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Trading food can harm rivers

28 May 2019
Bottle and glass of red wine

James Robson grows grapes in the Orange region of New South Wales, Australia. Ten years ago almost all his grapes went into wine for Australians; today 80% of his wine ends up in China. Australia exports beef, dairy products, fruit, honey and chocolate to China too; the nation is Australia’s number one export market. But this boost to the Australian economy has not been good news for Australia’s river systems.

Around 4% of global river water used to produce food flows from Australia to China, according to a recent study. Similarly, rivers in Pakistan, South Africa and Spain are seeing increasing demand from irrigation. Around 60% of irrigation water comes from rivers and lakes.

Irene Soligno from the Politecnico di Torino in Italy and colleagues estimated the irrigation water used to produce 270 food and agricultural goods from 1986 to 2013. Then they estimated the environmental impact of this water withdrawal on different regions of the world.

Over this 28-year period, globalisation of the food trade doubled the impact on foreign rivers, the results showed. In some countries the changes have been dramatic.

“It was remarkable to see China change from being a net exporter to a major net importer of riverine resources over this period,” says Soligno, whose findings are published in Environmental Research Letters (ERL).

Today around 25% of the food produced for human consumption is traded internationally, compared to 15% in 1986. Yet there is little information about exactly where its virtually traded water comes from, and where it ends up.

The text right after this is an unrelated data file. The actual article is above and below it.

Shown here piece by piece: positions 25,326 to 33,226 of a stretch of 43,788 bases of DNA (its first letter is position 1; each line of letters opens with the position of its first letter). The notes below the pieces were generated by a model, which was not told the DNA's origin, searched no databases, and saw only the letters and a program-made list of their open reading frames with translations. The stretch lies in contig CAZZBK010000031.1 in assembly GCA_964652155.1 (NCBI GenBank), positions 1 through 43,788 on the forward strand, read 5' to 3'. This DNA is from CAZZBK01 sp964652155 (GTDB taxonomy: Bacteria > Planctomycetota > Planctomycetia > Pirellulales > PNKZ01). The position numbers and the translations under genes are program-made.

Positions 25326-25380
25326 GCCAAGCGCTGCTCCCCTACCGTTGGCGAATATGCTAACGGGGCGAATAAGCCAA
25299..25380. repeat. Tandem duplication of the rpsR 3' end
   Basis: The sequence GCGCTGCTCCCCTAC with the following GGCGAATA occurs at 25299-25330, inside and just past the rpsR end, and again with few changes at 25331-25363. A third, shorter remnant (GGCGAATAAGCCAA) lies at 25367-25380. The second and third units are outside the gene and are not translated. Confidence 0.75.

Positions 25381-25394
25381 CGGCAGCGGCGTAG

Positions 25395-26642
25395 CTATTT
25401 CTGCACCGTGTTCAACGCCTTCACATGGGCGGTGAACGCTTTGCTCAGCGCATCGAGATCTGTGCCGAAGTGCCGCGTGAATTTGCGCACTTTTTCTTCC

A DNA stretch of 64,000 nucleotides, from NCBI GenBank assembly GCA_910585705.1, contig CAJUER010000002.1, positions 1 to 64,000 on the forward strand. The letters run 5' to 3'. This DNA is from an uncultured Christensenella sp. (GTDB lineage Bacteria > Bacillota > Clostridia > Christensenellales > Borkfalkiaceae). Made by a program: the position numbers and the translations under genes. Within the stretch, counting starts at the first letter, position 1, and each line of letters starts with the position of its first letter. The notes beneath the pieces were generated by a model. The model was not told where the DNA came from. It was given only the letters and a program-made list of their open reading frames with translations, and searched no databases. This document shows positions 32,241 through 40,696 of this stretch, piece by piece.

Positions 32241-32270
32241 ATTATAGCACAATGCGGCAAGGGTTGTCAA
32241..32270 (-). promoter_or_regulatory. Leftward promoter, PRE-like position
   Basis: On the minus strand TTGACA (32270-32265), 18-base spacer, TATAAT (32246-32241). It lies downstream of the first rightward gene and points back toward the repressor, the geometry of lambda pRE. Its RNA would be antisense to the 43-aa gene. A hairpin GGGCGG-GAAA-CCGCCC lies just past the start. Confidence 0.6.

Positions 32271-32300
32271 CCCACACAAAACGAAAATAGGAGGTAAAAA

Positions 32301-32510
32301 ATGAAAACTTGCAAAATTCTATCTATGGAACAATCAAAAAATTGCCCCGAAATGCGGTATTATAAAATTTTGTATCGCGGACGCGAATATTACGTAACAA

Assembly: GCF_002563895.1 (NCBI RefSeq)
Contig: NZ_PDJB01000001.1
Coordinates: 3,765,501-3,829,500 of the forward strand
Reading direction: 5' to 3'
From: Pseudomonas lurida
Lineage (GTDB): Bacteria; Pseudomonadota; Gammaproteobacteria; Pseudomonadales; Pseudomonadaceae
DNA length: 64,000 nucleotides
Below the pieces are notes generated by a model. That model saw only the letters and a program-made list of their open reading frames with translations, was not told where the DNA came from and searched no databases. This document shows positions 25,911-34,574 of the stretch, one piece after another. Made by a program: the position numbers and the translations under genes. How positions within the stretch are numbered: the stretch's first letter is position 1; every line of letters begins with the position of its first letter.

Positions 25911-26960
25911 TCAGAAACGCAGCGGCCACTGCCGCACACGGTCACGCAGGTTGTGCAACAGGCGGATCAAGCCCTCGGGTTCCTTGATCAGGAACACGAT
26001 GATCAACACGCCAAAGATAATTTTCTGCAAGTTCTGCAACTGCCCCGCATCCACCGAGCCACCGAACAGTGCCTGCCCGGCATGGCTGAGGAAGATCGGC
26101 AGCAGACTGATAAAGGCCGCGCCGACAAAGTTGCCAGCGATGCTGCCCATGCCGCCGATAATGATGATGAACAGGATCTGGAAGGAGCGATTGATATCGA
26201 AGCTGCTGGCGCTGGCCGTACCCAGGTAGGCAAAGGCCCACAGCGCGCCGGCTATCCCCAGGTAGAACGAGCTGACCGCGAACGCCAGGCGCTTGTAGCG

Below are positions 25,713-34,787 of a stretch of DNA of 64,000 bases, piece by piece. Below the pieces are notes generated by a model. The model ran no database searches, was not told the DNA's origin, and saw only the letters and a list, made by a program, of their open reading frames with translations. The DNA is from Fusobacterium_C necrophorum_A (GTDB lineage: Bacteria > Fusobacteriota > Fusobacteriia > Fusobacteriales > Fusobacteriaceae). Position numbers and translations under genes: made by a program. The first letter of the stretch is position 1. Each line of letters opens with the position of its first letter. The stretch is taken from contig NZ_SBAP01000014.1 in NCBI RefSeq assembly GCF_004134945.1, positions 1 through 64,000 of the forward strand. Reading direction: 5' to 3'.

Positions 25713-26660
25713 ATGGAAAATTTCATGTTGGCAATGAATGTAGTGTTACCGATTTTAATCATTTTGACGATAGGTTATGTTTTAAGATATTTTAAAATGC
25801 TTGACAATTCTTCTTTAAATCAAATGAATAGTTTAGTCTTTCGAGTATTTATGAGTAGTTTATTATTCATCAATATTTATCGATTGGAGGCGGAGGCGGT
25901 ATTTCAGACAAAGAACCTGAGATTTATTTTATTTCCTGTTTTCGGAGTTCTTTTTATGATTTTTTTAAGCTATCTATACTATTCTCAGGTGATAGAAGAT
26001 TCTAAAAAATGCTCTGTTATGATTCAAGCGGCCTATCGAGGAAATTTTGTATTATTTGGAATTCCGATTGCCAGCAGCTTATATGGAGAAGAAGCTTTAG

Food production is the single biggest drain on Earth’s freshwater. A rising human population, combined with climate change and improving living standards, means that agriculture’s thirst is likely to increase in future years.

Hotspots of food-related river degradation were identified in Australia, Pakistan, South Africa and Spain. Often there was a significant imbalance in the environmental effects between major exporters and importers of river water. For example, food exports from Australia, India, Thailand and South Africa result in huge environmental impact to river systems in these countries, but food consumption in these countries has little impact on foreign river systems. Meanwhile, some countries, including China and Germany, are major importers of riverine resources.

For countries with wetter climates, such as Canada, the UK and much of northern Europe, exporting food has no detrimental impact on rivers, and has even helped to reduce environmental degradation of rivers in the export countries.

International trade has reduced the pressure on rivers globally by 11%, compared to if all food was grown locally, the researchers found.

“The fact that some countries can import food goods from countries that have less vulnerable river systems has a positive effect on efficiency,” says Soligno.

International trade is currently driven by socio-economic drivers, but understanding the impact that trade has on rivers could help to reduce the pressure on these environments further.

“We highlight hotspots of food-related river-environment degradation to target priority agricultural patterns that put surface water systems at risk,” says Soligno. “In order to support policy-makers, these initial results need to be further supported by local surveys, which should consider more case-specific data and incorporate additional socio-economic, cultural and environmental aspects.”

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